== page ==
Feed Your Stomach and Soul

I had often heard that Buffalo was a great food city. My previous trips to the area did not give such an impression, but this one sure did! From the time I touched down until the time I departed, the city’s food offerings did not disappoint. There are plenty of unique restaurants and food stops to satisfy whatever you’re craving.

I particularly enjoyed my breakfast meal at Public Espresso– a downtown cafe that has an all-day menu serving in-house pastries and scratch-made breakfast, lunch, and dinner. The long line of patrons proved why the Lafayette Hotel location is so popular. I highly recommend the B.E.C.- scrambled egg, cheddar, bacon, and Special Sauce on a housemade English muffin. The sauce is definitely the secret to the desire for a second serving. Saturday brunch at Brothers Restaurant was a real hit. The large portions of soul-food favorites like chicken and waffles along with sides ranging from grits are perfectly seasoned and are likely to require a take-home container. Come hungry!

Another downtown favorite- The Flaming Fish has something to offer everyone. While it may appear to be a seafood-only restaurant, it is anything but. Menu offerings range from quesadillas to tacos. I visited during the busy lunch hour and observed as satisfied customers enjoyed tasty plates and conversation with familiar faces. This family-owned and operated business started as a food truck and continues to grow.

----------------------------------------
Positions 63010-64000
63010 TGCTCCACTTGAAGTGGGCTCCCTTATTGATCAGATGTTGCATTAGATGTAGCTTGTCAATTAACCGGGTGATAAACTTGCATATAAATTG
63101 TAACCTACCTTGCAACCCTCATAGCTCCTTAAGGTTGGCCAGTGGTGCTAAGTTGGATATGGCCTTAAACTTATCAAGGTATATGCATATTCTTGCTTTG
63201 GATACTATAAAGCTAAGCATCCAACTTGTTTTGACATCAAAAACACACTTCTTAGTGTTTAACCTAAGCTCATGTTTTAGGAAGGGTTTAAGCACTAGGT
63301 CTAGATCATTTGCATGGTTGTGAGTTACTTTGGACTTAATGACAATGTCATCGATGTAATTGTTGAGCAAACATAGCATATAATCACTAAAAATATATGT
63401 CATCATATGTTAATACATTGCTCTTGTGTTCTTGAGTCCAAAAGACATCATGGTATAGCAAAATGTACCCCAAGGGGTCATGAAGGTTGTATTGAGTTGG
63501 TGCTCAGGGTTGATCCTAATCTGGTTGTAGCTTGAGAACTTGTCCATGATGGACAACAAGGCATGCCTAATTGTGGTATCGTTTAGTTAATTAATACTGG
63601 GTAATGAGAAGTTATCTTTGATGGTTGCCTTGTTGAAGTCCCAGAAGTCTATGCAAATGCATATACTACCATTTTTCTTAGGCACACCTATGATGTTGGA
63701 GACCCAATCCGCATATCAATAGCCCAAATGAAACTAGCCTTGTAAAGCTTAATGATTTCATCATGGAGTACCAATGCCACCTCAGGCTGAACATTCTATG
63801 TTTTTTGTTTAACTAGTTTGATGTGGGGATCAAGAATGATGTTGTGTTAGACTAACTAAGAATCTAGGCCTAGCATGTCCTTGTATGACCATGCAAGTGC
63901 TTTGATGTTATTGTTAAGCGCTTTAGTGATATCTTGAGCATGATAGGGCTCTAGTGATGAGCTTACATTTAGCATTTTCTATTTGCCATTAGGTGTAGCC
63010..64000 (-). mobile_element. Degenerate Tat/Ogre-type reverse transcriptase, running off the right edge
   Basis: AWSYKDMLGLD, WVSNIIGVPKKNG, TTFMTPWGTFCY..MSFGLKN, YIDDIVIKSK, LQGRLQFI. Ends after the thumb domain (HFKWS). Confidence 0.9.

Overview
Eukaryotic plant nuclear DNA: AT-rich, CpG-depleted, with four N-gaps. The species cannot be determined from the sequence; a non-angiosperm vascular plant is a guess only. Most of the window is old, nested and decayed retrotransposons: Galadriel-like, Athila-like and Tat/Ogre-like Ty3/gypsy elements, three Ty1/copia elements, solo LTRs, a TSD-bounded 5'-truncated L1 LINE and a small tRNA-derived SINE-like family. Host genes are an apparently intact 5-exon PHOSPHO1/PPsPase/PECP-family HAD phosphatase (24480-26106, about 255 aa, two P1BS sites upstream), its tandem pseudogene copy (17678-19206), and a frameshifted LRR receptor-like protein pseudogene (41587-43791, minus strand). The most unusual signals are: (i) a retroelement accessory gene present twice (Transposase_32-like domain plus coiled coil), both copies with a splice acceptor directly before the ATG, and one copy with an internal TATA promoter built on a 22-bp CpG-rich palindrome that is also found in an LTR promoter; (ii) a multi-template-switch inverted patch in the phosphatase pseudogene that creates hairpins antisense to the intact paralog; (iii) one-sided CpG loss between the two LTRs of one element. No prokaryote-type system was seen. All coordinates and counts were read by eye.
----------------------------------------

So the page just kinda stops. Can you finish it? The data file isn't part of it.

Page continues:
For dinner, Graylynn is a relaxing gin bar offering small plates, burgers and pasties. There is also pub fare and an extensive cocktail menu. While I am not a fan of gin, the drinks here were so well crafted that even I had to order another. The outdoor seating area is perfect for a warm weather day while dining with friends or family. The view of the nearby M&T Bank and Electric Tower is breathtaking. 

Resurgence Brewing Company is the place to be for high-quality craft beer and food items. The community gathering spot features a state-of-the-art brewery and taproom as well as a beer garden. 

Perhaps the most enlightening and slightly exerting, but certainly entertaining method of eating your way through the city is on a Buffalo Bike Tours Wing Ride. During this fun and informative tour, you’ll dive deep into the history of Buffalo’s most famous dish- the Buffalo Wing. Riders will learn the history of many of Buffalo’s neighborhoods and even meet and sample wings prepared by Lina Brown-Young. Her father, John Young invented Buffalo’s first chicken wings. A stop during the tour includes a visit to the mural dedicated to Young and his permanent place in the story of Buffalo. What’s a trip to Buffalo without wings?!